Another joins Durham school board race
The race for the Durham Public Schools Board of Education District 3 seat got a little more crowded this week when veteran educator Deborah Bryson filed her candidacy.
Bryson, the longtime head of school at Bryson Christian Montessori School, became the third person to file for election to the seat currently held by Nancy Cox. Cox is not seeking re-election.
Bryson joins Lisa Gordon Stella, an attorney and mediator who works as the in-school truancy court director at the Elna B. Spaulding Conflict Resolution Center, and Matt Sears, director for school services at North Carolina New Schools (NCNS) and a former Durham educator, in vying for the seat.
In an email to The Herald-Sun, Bryson said that, if elected, she would collaborate with school administrators, teachers, parents, children and the community.
She said her goals include attracting great teachers, administrators and support personnel to provide strong academics.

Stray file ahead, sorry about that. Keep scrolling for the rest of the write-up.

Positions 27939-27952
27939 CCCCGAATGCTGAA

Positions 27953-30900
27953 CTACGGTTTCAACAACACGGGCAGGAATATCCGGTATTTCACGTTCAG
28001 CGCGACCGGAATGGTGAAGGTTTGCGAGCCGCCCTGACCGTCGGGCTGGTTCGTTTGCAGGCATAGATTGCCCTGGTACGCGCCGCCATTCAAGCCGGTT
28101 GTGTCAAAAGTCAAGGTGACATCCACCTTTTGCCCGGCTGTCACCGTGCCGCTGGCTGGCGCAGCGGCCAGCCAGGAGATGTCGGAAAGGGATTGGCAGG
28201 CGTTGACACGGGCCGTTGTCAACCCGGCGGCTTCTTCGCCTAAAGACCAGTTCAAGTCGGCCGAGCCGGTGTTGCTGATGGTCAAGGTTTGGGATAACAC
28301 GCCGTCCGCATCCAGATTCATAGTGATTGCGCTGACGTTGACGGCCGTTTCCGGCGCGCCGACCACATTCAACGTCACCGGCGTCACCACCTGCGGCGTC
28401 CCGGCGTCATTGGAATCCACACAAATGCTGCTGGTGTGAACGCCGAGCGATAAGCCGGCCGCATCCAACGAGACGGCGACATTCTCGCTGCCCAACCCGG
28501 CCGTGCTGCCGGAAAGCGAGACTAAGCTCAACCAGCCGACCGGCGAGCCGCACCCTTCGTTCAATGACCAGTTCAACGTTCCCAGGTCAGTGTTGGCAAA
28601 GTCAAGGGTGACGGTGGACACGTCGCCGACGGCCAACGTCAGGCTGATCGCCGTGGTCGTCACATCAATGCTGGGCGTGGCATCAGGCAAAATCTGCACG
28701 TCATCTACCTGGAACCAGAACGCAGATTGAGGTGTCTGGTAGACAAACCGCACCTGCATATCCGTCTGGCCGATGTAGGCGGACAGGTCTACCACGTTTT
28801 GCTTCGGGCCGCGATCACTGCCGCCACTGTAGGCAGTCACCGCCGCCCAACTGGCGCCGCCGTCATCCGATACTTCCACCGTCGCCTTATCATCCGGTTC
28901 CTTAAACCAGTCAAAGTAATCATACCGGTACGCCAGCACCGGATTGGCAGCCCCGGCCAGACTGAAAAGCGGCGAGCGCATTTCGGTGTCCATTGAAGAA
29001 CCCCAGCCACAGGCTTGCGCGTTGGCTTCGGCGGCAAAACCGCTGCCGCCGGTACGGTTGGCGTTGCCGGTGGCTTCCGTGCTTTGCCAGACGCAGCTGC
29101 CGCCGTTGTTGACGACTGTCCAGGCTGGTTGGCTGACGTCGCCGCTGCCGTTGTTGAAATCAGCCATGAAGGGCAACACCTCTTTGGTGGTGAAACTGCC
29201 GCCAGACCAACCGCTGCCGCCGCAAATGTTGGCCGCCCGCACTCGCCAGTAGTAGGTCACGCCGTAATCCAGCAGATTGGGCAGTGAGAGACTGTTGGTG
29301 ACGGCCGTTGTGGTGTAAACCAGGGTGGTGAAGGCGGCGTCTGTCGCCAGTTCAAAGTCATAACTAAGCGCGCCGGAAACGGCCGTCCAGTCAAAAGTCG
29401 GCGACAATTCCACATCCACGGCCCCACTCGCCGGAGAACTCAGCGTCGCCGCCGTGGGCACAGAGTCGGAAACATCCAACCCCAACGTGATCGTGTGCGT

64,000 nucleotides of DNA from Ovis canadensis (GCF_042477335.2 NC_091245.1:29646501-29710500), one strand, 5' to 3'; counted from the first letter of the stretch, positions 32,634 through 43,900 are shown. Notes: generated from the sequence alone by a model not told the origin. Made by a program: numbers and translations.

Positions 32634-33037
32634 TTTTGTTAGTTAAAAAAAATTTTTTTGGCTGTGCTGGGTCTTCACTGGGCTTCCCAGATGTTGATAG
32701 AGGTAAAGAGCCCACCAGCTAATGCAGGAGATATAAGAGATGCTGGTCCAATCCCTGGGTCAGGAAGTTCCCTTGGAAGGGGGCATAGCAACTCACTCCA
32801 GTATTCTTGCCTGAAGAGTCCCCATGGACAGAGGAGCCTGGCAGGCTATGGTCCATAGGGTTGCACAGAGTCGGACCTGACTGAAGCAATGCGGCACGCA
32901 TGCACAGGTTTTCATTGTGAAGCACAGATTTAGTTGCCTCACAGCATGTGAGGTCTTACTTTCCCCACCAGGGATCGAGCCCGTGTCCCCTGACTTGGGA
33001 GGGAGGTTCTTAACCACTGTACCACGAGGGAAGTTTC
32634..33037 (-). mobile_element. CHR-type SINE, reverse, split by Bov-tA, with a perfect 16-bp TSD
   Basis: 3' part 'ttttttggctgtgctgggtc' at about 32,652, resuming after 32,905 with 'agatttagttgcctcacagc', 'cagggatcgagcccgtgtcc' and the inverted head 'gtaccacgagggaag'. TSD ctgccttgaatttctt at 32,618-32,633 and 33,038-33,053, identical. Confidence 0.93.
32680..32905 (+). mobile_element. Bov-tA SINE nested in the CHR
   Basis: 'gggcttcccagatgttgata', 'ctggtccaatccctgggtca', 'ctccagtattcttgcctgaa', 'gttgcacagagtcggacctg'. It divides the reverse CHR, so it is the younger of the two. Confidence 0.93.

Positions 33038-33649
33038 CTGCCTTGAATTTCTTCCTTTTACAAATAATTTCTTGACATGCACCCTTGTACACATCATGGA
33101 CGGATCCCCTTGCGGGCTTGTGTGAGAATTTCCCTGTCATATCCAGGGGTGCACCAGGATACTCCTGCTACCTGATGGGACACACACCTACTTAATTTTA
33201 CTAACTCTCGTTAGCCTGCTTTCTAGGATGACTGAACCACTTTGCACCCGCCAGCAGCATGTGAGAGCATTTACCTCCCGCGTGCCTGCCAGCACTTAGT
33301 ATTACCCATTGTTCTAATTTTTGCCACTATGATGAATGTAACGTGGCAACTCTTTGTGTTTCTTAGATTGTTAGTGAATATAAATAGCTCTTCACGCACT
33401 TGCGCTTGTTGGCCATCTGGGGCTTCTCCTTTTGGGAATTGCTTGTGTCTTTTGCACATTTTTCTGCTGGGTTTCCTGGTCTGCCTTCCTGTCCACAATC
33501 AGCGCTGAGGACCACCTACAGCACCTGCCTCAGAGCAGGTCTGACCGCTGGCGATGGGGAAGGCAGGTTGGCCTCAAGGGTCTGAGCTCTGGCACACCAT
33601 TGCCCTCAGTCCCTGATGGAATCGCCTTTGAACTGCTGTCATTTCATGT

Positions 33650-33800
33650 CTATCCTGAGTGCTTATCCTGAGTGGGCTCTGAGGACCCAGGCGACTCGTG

Bryson also said she would help children become critical thinkers, advance their math, reading and writing skills and reduce suspensions and expulsions and racial disparities in punishment.
Four of the seven school board seats are up for grabs in the May 6 school board election.
The filing period ends at noon on Feb. 28.
So far, all of the competitive activity has been in districts 1 and 3.
District 1 also has three candidates including incumbent Omega Curtis Parker, a retired DPS media coordinator, who has held the seat since 2006.
She is challenged by Thomas Poole, a retired Title 1 instructor and community activist who last worked at Research Triangle Charter School, and Michael Lee, a product manager for global data services at Credit Suisse.
Only incumbent Natalie Beyer, a volunteer board member for Public Schools First NC, a statewide nonpartisan organization focused on education issues, and a founding member of Parents Across America, a national grassroots education advocacy organization, has filed for election to the District 4 seat she has held since 2010.
And with only eight filing days left – the Board of Elections office is closed on weekends – no one has yet to step forward in District 2.
The seat is currently held by Fredrick Davis, who has said he will not seek re-election.